Court to ... victimize the said defendant with this e-legal
action and a change of judges.... However, if a new judge
does step in or take over for the Judge of Record (Brown),
that., . judge cannot... sentence the defendant to any more
time (90 days) than ... Brown had ... stated ... was a fair
sentence for this said violation of probation.
See Doc. l, p. 1.
2254(a) only allows the Federal Court to review a State Court
criminal proceeding on the ground that the prisoner is being
held in violation of federal law. 28 U.S.C. § 2254(a).
See also Wilson v. Corcoran, 562 U.S. 1, 4 (2010)
("The habeas statute unambiguously provides that a
federal court may issue the writ to a state prisoner
'only on the ground that he is in custody in violation of
the Constitution or laws or treaties of the United
States.") (internal quotations omitted). Habeas Corpus
Rule 4 requires the Federal Court to dismiss a § 2254
habeas petition "[i]f it plainly appears from the face
of the petition and any exhibits annexed to it that the
petitioner is not entitled to relief." Thus, the Federal
Court must "dismiss a habeas petition that fails to
allege facts that state a constitutional violation, " or
other violation of federal law. Boithvell v.
Keating, 399 F.3d 1203, 1211 (10th Cir. 2005). Summary
dismissal is also appropriate where the facts alleged are
"vague" or "conclusory, " "palpably
incredible" or "patently frivolous or false"
when compared to the record. Blackledge v. Allison,
431 U.S. 63, 75-76 (1977) (internal quotations omitted);
Wilcox v. Aleman, 3 Fed.Appx. 920, 922 (10th Cir.
is no indication in the State Court record, which is
available online and subject to judicial notice, that Judge
Brown was involved in Head's revocation proceeding or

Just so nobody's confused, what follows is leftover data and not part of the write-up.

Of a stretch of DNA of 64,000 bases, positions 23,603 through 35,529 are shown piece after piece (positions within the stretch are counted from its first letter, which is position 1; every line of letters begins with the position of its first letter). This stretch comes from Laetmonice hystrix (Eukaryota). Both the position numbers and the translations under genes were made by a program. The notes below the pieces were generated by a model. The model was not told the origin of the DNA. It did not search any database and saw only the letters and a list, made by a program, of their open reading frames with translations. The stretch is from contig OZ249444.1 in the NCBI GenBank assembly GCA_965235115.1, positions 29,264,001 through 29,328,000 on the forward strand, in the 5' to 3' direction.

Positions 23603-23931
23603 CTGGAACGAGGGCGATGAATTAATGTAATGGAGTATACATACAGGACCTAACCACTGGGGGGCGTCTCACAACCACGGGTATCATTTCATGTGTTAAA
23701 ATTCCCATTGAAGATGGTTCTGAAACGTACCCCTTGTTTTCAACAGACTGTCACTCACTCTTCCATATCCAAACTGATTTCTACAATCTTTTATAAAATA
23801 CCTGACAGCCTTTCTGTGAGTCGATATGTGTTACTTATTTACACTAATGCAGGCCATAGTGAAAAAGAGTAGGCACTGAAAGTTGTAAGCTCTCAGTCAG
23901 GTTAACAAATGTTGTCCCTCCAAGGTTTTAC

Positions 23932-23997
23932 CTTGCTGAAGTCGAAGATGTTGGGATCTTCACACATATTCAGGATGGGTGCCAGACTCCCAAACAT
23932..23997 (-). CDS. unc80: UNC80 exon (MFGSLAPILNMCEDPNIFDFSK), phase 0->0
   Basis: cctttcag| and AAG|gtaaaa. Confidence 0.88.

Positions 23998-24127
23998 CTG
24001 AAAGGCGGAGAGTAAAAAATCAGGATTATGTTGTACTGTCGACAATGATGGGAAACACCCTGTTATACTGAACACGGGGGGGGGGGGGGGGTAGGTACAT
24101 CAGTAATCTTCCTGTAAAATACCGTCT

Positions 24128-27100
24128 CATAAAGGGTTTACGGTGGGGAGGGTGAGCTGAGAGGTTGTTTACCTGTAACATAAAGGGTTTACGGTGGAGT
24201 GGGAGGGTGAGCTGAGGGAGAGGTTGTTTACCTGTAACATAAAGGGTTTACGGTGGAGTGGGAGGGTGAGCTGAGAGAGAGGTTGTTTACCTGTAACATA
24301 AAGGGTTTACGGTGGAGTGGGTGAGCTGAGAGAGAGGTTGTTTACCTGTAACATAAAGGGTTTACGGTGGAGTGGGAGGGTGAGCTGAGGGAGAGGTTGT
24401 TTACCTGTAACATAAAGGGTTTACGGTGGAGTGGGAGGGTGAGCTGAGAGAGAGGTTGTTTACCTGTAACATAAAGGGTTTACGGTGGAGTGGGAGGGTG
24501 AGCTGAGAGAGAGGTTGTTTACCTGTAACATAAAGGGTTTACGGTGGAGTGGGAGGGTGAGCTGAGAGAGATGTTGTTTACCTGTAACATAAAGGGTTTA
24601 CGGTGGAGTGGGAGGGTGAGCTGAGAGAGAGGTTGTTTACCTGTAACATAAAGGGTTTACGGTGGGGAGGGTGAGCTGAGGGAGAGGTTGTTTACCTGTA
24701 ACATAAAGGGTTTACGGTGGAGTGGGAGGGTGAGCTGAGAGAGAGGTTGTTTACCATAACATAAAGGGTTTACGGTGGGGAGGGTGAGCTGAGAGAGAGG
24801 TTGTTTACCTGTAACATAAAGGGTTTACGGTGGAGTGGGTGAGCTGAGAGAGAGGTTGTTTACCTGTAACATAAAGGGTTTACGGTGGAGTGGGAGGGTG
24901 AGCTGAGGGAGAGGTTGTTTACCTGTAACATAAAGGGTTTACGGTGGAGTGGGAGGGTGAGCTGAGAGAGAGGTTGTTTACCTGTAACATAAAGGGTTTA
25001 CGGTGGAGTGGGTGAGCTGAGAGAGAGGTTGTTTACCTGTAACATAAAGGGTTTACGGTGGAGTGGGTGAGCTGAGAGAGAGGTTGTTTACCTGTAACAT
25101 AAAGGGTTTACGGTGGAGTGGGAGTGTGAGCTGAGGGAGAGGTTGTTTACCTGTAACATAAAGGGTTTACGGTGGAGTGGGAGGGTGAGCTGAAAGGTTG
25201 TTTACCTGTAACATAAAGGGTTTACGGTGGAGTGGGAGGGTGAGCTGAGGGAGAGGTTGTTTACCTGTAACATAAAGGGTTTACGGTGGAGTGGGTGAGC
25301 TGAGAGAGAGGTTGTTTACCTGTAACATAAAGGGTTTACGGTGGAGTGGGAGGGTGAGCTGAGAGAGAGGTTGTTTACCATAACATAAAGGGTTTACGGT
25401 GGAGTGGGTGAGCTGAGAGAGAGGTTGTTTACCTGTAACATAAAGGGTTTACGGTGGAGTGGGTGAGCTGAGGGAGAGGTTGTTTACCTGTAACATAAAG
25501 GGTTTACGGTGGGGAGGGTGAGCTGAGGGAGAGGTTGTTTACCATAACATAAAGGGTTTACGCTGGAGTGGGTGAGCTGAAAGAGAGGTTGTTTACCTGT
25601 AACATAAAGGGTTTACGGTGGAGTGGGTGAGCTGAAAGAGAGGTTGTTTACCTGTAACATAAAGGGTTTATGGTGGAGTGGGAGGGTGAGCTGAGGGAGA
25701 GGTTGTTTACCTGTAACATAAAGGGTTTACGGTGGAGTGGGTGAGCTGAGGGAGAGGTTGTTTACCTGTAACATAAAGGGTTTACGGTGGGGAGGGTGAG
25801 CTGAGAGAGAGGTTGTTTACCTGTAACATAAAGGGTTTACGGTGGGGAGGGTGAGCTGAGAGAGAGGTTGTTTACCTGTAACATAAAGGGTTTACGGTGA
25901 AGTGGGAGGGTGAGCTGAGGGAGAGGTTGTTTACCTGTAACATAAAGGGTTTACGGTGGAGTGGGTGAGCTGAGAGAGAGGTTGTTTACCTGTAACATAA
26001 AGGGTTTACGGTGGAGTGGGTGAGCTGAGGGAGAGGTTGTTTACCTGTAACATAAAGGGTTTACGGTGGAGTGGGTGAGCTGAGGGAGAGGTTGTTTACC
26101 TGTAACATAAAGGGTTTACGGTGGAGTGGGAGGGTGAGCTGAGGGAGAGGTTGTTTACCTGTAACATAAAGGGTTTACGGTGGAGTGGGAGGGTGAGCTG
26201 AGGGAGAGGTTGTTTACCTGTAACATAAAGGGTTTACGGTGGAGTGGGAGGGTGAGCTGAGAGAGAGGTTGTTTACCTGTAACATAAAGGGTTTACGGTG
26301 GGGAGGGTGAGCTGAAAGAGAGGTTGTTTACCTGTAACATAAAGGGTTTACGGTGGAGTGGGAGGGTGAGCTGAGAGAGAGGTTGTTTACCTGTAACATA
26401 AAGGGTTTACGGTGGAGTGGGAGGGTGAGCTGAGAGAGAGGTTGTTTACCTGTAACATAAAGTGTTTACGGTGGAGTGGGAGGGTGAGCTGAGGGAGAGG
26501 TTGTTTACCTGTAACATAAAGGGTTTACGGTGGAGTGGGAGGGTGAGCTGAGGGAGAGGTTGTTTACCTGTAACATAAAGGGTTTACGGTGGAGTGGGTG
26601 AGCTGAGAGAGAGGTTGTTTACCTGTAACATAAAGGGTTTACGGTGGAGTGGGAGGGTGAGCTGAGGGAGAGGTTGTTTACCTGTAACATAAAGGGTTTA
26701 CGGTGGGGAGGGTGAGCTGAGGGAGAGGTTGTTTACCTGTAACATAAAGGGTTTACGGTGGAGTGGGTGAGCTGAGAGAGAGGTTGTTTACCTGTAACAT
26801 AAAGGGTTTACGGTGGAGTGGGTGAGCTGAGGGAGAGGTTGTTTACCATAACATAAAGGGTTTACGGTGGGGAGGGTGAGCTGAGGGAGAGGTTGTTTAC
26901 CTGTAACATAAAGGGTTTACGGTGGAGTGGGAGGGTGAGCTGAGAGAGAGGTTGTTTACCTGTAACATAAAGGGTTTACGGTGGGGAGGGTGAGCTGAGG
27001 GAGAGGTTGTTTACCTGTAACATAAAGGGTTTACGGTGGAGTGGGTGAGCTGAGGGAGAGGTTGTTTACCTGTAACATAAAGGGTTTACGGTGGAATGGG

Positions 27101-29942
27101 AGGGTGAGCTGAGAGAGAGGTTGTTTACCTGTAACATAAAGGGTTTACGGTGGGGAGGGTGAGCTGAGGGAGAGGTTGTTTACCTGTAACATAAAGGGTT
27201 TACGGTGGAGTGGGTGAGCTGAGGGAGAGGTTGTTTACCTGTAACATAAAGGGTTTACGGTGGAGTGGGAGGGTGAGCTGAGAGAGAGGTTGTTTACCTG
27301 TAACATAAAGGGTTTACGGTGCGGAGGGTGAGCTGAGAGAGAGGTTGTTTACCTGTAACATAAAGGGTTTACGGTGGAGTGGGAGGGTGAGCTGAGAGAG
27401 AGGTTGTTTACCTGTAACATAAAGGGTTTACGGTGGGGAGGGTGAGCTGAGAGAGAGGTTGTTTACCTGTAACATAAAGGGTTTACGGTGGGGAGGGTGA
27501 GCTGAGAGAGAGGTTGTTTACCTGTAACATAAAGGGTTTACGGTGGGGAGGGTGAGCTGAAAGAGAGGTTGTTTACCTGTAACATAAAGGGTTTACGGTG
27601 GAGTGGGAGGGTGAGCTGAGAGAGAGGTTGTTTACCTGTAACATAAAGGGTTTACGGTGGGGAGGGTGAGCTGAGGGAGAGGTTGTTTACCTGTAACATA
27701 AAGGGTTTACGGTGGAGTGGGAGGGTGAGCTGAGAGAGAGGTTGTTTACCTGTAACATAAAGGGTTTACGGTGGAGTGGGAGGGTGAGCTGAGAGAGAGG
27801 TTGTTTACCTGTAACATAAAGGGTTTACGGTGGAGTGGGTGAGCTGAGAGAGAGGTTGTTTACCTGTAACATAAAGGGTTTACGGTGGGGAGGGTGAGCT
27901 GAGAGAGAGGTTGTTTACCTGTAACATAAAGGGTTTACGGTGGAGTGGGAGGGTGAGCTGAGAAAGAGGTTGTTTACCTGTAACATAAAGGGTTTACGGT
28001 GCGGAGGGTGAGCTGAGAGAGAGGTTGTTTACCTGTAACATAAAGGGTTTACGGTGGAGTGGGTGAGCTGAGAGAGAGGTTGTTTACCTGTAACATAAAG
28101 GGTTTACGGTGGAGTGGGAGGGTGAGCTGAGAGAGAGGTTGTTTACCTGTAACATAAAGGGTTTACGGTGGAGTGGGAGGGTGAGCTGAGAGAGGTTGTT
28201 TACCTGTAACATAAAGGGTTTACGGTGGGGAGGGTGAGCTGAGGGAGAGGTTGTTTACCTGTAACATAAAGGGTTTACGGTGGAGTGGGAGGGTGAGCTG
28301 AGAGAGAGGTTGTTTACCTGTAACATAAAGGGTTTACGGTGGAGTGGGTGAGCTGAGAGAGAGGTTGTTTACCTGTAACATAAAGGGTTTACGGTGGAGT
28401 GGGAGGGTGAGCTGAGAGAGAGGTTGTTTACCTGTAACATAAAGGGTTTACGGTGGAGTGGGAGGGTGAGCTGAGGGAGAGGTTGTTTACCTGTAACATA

otherwise indicated 90 days imprisonment would be a
"fair sentence." Even accepting these facts as
true, however, the Amended Petition does allege facts
supporting federal review under § 2254(a). Head has not
cited, nor has the Court \incovered, any federal law
requiring: (1) the state trial judge to preside over any
subsequent probation revocation proceedings; or (2) the new
judge to implement his colleague's suggestion following a
transfer. Head is therefore plainly not entitled to relief,
and the Court will dismiss the Amended Petition. The Court
will also deny a certificate of appealability under Habeas
Corpus Rule 11(a), as Head has not made a substantial showing
that he has been denied a constitutional right.
ORDERED that Herbert Head's Amended Petition Under 28
U.S.C. § 2254 for a | Writ of Habeas Corpus (Doc. 3) is
dismissed; a certificate of appealability is denied; and
judgment will be entered.
 The Court took judicial notice of the
State Court criminal docket. See United States v.
Ahidley,486 F.3d 1184, 1192 n.5 (10th Cir. 2007)
(courts have "discretion to take judicial notice of
publicly-filed records ... and certain other courts
concerning matters that bear directly upon the disposition of
the case at hand"); Stack v. McCotter, 2003 WL
22422416 (10th Cir. 2003) (unpublished) (finding that a state
district court's ...